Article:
Jarrah encountered a minor problem during his return trip to Hamburg. On January 30, 2000, while transiting Dubai on his way from Karachi to Germany, Jarrah drew questioning from UAE authorities about an overlay of the Qu'ran that appeared on one page of his passport.The officials also noticed the religious tapes and books Jarrah had in his possession, but released him after he pointed out that he had lived in Hamburg for a number of years and was studying aircraft construction there. FBI report,"Summary of Penttbom Investigation," Feb. 29, 2004
Here he's questioned in Dubai on January 30th, yes, but again it's 2000. And in Chapter 7 the Commission Report gives their account of what Jarrah was doing in 2001:
[during the holiday period of 2000-2001] Jarrah flew through Germany to get home to Beiruit. A few weeks later, he returned to Florida via Germany, with Aysel Senguen. She stayed with him in Florida for ten days, even accompanying him to a flight training session...
At the end of 2001, Jarrah again flew to Beiruit, to visit his sick father. After staying there for several weeks, Jarrah visited [his girlfriend, Aysel] Senguen in Germany for a few days before returning to the United States at the end of February.
Travels in Early 2001
9/11 Commission Report
There’s some confirmation of this in a footnote of Terry McDermott’s “Perfect Soldiers” (our emphasis):
3. Senior security official, UAE, interview by author, Abu Dhabi, July 2003. The Emiratis say that they initially stopped Jarrah because his name was on a watch list provided to them by the United States. American officials say this is untrue. The United States has, however, acknowledged in internal documents and in communications with German investigators that the Emiratis did contact them about Jarrah. They decline to say what they told the Emiratis. The Americans told the Germans, according to FBI documents obtained by the author, that the Jarrah interview was not substantive. Merely routine, they said. The Emiratis say this is utterly untrue. The interview lasted four hours, according to their records, and the Americans were informed of it while it was occurring. It is possible that the facts of the events were the victims of the dysfunctional relationship among different American agencies. The Emiratis won’t say which Americans they contacted, but it would be a good guess that they called the CIA station at the US embassy in Abu Dhabi and that the information either died there or was passed back to Langley and in either case not shared with the FBI.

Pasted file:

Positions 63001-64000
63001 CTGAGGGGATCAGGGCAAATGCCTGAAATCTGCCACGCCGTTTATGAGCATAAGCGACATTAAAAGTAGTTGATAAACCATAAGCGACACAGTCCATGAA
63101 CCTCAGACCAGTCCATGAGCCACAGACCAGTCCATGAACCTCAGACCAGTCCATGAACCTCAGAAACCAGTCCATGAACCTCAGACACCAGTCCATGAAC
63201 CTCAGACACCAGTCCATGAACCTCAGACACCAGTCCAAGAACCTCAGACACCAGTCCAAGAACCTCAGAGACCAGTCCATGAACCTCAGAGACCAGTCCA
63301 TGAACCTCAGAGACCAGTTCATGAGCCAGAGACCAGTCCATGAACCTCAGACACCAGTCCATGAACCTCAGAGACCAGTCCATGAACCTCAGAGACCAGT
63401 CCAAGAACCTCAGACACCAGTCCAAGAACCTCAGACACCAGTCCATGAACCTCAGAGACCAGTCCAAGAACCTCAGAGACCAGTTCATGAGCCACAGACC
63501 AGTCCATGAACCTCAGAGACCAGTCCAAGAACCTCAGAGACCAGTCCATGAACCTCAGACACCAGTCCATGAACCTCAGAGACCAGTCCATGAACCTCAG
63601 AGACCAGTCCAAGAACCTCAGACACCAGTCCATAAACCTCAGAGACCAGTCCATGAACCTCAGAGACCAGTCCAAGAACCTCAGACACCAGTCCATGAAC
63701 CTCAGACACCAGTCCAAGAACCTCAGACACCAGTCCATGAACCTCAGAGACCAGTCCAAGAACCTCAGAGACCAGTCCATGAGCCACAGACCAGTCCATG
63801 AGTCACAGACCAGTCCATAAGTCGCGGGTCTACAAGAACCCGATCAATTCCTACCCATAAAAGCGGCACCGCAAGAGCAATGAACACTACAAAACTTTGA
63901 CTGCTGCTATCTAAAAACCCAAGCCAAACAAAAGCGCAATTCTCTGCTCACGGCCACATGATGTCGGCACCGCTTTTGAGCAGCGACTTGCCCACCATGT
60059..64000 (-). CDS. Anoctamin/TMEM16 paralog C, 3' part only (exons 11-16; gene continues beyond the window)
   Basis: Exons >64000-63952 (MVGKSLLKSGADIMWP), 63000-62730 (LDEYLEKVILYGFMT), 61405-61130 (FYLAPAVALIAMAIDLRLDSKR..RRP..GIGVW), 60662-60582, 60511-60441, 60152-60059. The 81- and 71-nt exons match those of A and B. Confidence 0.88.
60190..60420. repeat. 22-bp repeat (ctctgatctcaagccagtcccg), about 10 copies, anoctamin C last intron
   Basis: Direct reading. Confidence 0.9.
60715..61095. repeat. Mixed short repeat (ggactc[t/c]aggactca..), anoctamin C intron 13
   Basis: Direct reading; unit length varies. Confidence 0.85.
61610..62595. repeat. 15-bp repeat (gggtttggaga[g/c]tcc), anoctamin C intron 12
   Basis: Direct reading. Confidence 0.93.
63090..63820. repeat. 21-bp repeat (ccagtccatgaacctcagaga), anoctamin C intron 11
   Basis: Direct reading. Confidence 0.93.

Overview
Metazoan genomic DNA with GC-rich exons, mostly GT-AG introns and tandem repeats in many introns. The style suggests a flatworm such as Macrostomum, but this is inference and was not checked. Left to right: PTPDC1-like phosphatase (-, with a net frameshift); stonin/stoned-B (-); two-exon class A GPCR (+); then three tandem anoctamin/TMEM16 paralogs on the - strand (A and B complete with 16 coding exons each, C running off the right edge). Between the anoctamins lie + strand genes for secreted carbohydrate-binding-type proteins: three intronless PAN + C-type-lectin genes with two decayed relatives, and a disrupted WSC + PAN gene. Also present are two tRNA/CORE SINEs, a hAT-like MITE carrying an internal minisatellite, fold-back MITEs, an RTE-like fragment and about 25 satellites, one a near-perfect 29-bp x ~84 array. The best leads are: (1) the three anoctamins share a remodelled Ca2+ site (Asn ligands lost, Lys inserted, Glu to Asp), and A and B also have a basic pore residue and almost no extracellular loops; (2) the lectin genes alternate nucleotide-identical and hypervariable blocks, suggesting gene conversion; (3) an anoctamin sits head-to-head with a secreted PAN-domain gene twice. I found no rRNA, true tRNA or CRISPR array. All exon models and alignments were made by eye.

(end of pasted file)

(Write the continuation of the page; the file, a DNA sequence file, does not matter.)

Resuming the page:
At this point, lacking further documentation from either side, it is impossible to say which version is correct. It is worth noting, however, that when the initial reports of the Jarrah interview were made by Jane Corbin for the BBC in 2001 (and later repeated in her book, “Al Qaeda: The Terror Network That Threatens the West”, Nation Books, New York, 2002), citing UAE sources, the Americans publicly denied any knowledge of it. As it happened, Corbin had the wrong date for the event, so the American services might have been technically correct in denying any knowledge of it. They later repeated that denial several times when other reports repeated the inaccurate date. As of this writing Americans have yet to correct the record, although, as noted above, the FBI has acknowledged to its German counterpart the stop did occur and they were informed.
Footnote #3 to Chapter 2
McDermott doesn’t say what the correct date was here, but Chapter 2, where the Jarrah trip is described, begins with “After Ziad Jarrah left Hamburg in late November 1999...”. The January 2000 date seems most likely.
There's also some documentary support this in Jarrah's visa, reproduced for the Moussaoui trial, which contains a US "Admitted" stamp dated Jan 05 2001 (centre).
This is not consistent with the "returning from Pakistan and Afghanistan" story, as he's supposed to have been there since November, but it does fit with the Commission and Joint Inquiry timetable.
Does this conclusively prove the official account, though? Of course not. We believe it does show how the timing conflict could have a very simple explanation, though: the original reports got the year wrong, using 2001 instead of 2000. And certainly you should beware of anyone pushing this story, who leaves out the Commission and Joint Inquiry accounts.
We can't finish this page without pointing out that there are many other claims about evidence for "doubles", timeline inconsistencies and so on, for Jarrah and most of the other hijackers. We'll revisit the topic when time allows, but if you want to read more claims in this area then try Cooperative Research's "The Two Ziad Jarrahs" and the Team8 forum "Tracking the alleged hijackers and their doubles".